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Sardinia Reggae Festival 2013

Sardinia Reggae Festival 2013

Sardinia Reggae Festival 2013

By on - Photos by Serena Saieva - Comment

Sardinia is good for the soul.

The sixth edition of the Sardinia Reggae Festival took place from 1st to 4th August 2013. Over the preceding five years the organisers have been bringing a showcase of mainly Jamaican, UK and Italian artists of quality to the island – while giving expression to the extremely dedicated and growing Sardinian reggae scene.

Sardinia Reggae Festival 2014

This year the event took a blow when the Sunday’s act Don Carlos cancelled at short notice. Even so, it was impossible not to enjoy hearing live reggae at this ultra-relaxed and friendly party on this beautiful isle - a place that is truly good for the soul.

Sardinia, like Jamaica, has a spectacularly diverse terrain for its size. For 2013 the festival moved villages from the white sandy beaches of previous location Platamona to the breath-taking mountain enclosure of Commune de Cargeghe.

This is a very different type of experience to the big well-oiled machines such as Summerjam and Rototom. Tents were pitched in the village square, the roots corner featuring Sardinian sound systems including Shakalaka Canapa and Filufferroots was free to enter during the day. The performance times at the main arena and offsite dancehall area were vague and approximate but in such a natural environment with no curfew you just went with the flow. Led by King Caio Textone, the organisers are musicians and selectors themselves and the remaining staff are volunteers. This meant visiting artists on tight schedules could find the pace that things happened a bit cumbersome. Any visitor who stayed for the whole four days, however, would see this event has a tone and fervour for reggae that many other countries have lost.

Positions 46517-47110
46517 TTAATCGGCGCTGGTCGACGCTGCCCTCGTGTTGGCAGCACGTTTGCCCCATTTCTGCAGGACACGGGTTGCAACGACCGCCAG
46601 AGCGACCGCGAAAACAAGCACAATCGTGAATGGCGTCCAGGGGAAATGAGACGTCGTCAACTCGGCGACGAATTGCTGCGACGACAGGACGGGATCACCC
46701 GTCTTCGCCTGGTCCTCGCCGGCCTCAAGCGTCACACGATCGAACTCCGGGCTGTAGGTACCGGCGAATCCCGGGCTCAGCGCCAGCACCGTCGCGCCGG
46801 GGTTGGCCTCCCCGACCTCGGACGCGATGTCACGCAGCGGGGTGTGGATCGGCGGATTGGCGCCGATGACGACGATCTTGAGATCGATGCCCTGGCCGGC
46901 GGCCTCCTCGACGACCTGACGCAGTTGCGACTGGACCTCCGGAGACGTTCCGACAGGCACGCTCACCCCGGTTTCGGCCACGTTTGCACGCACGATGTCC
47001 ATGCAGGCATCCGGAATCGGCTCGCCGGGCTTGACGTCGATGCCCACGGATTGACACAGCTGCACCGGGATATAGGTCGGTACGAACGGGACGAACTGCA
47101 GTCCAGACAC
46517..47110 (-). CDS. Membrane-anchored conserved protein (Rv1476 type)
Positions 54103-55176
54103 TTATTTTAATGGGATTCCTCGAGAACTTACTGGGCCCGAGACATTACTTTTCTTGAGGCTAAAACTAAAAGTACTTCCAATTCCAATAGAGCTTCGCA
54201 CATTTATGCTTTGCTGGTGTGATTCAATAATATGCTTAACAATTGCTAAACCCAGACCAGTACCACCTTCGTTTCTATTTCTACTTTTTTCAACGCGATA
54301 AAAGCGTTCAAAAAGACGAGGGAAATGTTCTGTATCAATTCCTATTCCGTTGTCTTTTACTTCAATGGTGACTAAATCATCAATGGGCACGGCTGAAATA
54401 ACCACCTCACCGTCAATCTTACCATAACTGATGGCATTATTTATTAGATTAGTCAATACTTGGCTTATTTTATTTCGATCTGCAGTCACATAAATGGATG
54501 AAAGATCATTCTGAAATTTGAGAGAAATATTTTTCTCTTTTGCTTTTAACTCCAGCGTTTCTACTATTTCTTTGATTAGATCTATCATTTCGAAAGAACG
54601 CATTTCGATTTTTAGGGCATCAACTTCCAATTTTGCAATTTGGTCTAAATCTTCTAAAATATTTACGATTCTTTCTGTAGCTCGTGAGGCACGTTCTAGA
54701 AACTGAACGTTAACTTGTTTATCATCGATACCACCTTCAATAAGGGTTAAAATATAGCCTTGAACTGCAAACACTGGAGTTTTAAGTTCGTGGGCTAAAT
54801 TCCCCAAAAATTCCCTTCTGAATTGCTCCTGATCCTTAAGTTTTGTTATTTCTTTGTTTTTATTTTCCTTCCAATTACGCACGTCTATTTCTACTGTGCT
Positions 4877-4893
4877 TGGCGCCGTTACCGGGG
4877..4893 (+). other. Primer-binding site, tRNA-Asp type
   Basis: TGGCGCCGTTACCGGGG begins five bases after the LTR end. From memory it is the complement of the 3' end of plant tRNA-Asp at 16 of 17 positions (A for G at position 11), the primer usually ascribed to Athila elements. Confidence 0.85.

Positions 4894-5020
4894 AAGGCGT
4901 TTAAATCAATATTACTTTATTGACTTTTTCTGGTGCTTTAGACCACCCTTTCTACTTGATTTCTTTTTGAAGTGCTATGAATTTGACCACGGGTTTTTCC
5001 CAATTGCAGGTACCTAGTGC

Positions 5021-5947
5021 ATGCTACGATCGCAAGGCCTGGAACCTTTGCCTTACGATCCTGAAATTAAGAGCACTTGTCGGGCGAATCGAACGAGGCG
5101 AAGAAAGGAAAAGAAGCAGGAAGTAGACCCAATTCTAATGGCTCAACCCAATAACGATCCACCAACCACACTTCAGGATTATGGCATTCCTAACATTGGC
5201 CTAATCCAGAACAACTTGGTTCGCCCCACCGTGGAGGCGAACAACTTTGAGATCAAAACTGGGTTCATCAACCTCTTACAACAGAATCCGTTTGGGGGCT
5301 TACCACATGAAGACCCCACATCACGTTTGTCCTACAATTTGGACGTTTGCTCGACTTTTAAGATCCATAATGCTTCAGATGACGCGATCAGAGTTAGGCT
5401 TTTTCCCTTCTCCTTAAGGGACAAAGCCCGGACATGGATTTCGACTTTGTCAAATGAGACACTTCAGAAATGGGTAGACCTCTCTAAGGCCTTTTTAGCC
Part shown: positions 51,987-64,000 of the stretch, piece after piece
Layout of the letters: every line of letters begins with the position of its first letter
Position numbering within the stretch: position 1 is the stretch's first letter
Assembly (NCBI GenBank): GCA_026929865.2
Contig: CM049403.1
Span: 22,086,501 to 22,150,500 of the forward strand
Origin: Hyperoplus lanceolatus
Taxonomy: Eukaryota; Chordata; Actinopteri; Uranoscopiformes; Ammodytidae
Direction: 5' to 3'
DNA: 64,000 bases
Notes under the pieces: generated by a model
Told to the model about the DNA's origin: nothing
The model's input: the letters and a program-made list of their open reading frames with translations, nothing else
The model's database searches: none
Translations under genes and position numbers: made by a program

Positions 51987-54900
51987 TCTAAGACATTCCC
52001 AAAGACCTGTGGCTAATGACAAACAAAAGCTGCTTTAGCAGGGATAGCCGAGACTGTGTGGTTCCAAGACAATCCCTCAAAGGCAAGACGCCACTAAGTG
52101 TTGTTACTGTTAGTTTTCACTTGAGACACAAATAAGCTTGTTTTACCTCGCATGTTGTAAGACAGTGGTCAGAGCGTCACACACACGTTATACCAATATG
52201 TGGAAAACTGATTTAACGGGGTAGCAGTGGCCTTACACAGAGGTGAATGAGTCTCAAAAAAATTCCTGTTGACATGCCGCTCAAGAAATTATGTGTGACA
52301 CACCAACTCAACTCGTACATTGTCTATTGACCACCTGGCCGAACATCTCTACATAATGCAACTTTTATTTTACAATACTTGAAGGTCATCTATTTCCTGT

Sardinia Reggae Festival 2014Billed for Thursday night Israel Vibration hit the stage at past 2am backed by longtime associates the Roots Radics. Though Skelly and Wiss are now without Apple Gabriel they proved that live they are still a powerful unit. Likewise Radics bassist and bandleader Flabba Holt has parted ways with drummer Style Scott yet his basslines – through the arena’s impeccable rig - remain as formidable as ever. At 4am at the dancehall space Mad Professor and his son Joe Ariwa went Back To Africa via their back catalogue in a concrete compound under a roof of stars that recalled their own festival in Gambia.

On the Friday headliner Capleton and his Prophecy band gave a thunderous statement at the main enclosure. Capleton's setlists in recent years haven’t changed a great deal but for the first time viewer they invariably dazzle. During the afternoon there was speculation that gay rights groups had asked him to renounce homophobia on stage (owing to his past controversies over songs he no longer tours, Buggering and Bun Out the Chi Chi). Instead he made a brief statement against incest and paedophilia which was ambiguous enough to be interpreted by both sides of the argument as having meaning.

Sardinia Reggae Festival 2014